SAGINAW, Mich. (WJRT) - Lori Smith has flown into some of the worst trauma and medical cases in Mid-Michigan for more than three decades aboard a FlightCare helicopter from Ascension St. Mary's Hospital.
She is planning to fly out for the final time on May 31 and retire.
Smith first flew on a medical helicopter in Ohio, where she worked as an intensive care nurse. She applied for a nursing position at Ascension St. Mary's after moving back to Bad Axe and joined FlightCare in 1989 -- two years after the medical helicopter service started.
Since then, Smith has become the longest serving flight nurse among all of Michigan's medical helicopters.
"I love my job, and when you enjoy something that much, the time flies quickly," she said. "It's truly humbling to have been able to help people all these years."
FlightCare has transported more than 12,000 critically ill or injured patients over the past 36 years. The service flies to and from crash scenes or other hospitals to transport patients.
Flight nurses like Smith must have three years of experience as a registered nurse focusing on intensive or critical care. They also must complete training as a paramedic and specialized tools, such as night vision goggles.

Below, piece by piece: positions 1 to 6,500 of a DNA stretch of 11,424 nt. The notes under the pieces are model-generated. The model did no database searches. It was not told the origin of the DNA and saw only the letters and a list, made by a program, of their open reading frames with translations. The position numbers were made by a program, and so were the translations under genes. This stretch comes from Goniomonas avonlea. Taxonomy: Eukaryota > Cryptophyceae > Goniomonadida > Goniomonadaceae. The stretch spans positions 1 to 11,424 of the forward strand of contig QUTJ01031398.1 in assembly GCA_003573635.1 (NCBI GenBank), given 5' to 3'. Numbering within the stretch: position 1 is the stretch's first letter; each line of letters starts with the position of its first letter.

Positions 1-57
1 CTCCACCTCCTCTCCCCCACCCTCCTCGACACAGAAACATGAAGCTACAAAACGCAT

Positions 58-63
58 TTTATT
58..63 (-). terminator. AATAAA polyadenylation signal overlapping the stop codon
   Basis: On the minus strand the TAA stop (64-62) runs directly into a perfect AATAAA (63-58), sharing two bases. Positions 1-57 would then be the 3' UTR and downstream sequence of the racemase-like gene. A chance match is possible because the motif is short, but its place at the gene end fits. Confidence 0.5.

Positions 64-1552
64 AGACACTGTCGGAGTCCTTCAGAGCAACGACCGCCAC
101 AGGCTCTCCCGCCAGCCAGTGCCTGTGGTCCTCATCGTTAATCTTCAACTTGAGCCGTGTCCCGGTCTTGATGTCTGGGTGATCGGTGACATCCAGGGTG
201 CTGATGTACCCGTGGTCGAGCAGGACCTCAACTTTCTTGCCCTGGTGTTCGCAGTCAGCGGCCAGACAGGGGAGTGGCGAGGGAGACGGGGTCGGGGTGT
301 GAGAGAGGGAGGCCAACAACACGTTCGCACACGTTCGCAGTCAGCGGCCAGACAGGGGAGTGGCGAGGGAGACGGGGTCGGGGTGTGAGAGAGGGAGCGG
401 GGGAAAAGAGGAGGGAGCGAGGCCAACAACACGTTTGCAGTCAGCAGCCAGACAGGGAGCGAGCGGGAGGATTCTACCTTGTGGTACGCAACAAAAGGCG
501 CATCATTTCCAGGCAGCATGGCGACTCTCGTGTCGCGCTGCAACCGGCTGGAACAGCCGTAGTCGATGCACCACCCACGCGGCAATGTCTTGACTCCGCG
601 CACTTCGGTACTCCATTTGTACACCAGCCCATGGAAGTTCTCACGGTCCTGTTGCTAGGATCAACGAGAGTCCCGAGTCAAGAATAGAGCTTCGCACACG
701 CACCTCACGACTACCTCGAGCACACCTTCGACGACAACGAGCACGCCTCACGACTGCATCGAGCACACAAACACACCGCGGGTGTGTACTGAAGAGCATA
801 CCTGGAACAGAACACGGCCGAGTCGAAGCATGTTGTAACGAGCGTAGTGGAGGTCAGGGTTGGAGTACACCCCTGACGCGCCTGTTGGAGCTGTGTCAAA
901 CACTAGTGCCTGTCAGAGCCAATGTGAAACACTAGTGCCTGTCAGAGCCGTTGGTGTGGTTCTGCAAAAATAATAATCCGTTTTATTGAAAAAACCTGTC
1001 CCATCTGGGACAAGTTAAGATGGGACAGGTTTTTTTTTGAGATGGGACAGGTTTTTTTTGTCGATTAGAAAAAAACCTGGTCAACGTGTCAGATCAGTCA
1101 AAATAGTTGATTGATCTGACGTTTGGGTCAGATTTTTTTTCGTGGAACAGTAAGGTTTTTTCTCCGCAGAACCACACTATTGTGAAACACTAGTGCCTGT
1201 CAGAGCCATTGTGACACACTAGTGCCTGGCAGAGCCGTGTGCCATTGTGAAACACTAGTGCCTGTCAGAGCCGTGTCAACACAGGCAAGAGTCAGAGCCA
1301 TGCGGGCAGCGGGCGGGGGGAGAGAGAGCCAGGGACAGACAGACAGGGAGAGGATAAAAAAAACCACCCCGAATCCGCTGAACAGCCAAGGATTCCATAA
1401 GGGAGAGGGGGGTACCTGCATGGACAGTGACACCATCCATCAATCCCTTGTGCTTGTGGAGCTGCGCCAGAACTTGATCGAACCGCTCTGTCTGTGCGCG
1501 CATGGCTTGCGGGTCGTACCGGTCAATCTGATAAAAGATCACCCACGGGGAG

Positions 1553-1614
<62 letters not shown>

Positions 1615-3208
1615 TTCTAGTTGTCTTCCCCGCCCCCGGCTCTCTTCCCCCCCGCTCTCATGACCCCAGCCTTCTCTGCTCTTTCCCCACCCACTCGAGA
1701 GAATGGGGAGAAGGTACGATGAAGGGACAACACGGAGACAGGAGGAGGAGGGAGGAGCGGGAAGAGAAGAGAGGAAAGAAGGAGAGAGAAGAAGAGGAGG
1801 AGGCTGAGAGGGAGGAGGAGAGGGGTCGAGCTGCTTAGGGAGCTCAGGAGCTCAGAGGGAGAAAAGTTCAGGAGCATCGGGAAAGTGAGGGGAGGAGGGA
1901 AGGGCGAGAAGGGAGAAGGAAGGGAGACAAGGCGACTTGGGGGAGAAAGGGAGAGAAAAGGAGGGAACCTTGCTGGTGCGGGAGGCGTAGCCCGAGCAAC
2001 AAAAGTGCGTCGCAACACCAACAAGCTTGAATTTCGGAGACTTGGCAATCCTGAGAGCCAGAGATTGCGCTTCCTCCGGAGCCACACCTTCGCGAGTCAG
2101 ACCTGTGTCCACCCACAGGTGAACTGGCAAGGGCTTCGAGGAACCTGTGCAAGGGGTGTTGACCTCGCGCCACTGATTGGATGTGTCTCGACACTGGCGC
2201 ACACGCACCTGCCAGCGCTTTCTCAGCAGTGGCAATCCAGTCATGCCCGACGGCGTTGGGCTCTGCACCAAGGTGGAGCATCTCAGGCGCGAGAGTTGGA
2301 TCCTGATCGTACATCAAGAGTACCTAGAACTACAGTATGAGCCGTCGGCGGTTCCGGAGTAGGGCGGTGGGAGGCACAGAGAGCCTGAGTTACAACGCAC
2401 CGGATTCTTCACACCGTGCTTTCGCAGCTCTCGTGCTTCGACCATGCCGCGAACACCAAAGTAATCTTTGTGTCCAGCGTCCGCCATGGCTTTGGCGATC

"It takes a special kind of person to be a flight nurse and a really special person to do it for more than three decades," said Lucas Summers, clinical supervisor and flight nurse paramedic. "Lori has been climbing in and out of a helicopter since shortly after the program's inception."
He said some of Smith's patients have called on the anniversary of their critical care helicopter transports to thank her for the care she provided.
Some people call her every year on their 'incident anniversaries' to thank her for the care and compassion she gave to them."